Born in 1806 at Coxhoe Hall, Durham, England, Elizabeth Barrett Browning was a celebrated English poet of the Romantic Movement. This Sonnet is number 14 in a volume of 44 from Sonnets from the Portuguese, first published in 1850. 

Petrarchan or Italian sonnet composed of an octave (two groups of four lines), rhyming ABBAABBA, and a sestet (two groups of three lines), rhyming CDCDCD. Poemanalysis

See the poem below and my short reflection.

If thou must love me, let it be for nought
Except for love’s sake only. Do not say,
“I love her for her smile—her look—her way
Of speaking gently,—for a trick of thought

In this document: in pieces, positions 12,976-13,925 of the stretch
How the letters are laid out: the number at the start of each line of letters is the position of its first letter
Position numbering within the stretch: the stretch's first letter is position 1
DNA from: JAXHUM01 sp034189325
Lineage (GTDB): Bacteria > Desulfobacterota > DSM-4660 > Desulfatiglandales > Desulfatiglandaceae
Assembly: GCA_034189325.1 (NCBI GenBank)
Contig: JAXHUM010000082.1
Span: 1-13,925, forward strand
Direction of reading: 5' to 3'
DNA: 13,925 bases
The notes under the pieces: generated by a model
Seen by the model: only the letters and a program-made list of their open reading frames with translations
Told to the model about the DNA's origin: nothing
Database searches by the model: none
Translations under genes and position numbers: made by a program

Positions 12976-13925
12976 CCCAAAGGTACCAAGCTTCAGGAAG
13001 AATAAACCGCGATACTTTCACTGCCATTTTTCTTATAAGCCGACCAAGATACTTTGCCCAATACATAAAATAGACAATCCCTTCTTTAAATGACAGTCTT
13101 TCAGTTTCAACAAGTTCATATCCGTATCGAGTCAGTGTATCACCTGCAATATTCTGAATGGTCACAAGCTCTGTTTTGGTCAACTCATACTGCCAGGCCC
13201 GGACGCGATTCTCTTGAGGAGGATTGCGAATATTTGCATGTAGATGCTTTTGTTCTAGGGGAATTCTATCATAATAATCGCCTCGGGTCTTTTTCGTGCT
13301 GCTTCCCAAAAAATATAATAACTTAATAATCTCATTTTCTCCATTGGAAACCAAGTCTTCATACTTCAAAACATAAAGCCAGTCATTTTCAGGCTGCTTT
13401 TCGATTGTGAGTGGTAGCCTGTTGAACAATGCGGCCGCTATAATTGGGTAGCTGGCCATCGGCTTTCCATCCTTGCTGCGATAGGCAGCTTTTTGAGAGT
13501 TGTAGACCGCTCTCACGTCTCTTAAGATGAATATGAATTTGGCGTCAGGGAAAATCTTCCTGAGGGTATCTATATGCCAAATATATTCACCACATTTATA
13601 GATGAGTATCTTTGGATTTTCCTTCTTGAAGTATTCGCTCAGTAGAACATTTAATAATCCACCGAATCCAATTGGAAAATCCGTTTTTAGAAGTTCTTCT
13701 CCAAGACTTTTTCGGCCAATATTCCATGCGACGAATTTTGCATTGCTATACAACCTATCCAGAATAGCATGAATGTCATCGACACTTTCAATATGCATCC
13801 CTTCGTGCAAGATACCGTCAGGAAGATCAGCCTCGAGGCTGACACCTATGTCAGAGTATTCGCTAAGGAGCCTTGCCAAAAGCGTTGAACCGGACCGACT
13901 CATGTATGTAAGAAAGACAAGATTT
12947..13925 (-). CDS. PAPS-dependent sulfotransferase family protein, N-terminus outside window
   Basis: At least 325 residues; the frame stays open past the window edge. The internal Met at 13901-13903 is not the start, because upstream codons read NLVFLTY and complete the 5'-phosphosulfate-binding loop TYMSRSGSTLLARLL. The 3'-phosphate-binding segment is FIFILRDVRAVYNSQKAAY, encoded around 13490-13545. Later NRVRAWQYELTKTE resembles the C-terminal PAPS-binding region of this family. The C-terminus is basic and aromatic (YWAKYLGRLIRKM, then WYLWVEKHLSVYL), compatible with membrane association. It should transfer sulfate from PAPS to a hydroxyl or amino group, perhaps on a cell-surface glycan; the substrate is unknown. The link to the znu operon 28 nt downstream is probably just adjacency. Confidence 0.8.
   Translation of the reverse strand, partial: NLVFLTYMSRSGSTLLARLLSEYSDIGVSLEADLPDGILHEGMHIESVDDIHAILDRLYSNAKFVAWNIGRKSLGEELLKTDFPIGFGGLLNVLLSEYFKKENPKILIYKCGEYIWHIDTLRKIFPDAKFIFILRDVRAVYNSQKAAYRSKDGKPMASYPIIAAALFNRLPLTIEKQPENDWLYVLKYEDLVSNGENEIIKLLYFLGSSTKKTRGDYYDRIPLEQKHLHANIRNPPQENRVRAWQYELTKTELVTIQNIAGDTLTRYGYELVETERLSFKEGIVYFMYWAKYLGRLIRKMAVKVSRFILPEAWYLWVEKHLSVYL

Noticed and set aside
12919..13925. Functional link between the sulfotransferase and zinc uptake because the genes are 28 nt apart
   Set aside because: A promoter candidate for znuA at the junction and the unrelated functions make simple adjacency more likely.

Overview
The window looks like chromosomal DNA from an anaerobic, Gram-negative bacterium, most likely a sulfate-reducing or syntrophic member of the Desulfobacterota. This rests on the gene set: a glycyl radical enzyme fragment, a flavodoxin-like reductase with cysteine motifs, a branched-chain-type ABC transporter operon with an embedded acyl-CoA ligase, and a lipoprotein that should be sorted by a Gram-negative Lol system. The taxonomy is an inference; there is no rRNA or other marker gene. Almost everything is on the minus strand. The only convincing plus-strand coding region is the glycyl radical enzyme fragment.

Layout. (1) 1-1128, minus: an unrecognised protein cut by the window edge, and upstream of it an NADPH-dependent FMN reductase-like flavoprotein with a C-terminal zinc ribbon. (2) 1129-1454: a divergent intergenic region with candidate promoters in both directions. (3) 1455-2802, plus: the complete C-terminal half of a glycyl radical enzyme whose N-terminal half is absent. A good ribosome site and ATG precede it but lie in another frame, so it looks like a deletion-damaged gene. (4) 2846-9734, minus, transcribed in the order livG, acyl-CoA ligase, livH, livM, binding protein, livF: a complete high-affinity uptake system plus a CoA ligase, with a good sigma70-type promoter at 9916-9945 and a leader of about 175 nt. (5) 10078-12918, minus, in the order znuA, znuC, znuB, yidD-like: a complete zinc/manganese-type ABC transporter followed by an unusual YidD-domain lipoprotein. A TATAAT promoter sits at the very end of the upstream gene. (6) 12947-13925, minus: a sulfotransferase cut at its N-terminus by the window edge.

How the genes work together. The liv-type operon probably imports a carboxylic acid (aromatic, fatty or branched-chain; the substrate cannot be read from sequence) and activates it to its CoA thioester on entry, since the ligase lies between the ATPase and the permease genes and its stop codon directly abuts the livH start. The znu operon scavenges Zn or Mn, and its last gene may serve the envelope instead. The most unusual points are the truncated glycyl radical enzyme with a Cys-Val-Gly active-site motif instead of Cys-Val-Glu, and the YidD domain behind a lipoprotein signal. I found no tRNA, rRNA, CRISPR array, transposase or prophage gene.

That falls in well with mine, and certes brought
A sense of pleasant ease on such a day”—
For these things in themselves, Belovèd, may
Be changed, or change for thee—and love, so wrought,
May be unwrought so. Neither love me for
Thine own dear pity’s wiping my cheeks dry:
A creature might forget to weep, who bore
Thy comfort long, and lose thy love thereby!
But love me for love’s sake, that evermore
Thou mayst love on, through love’s eternity.

Here Browning is asking the impossible (or is she) – to be loved for love’s sake. She is asking to not be loved for physical or intellectual attributes, which seems to be more and more difficult in the modern world, with its insistence on dating applications which assess one’s attributes. With its emphasis on eternal love, one is compelled to think about loving their significant other in heaven after death, which is devotion indeed. Browning is saying that she would rather not be loved, than to lose love later in life.  A very lovely poem indeed.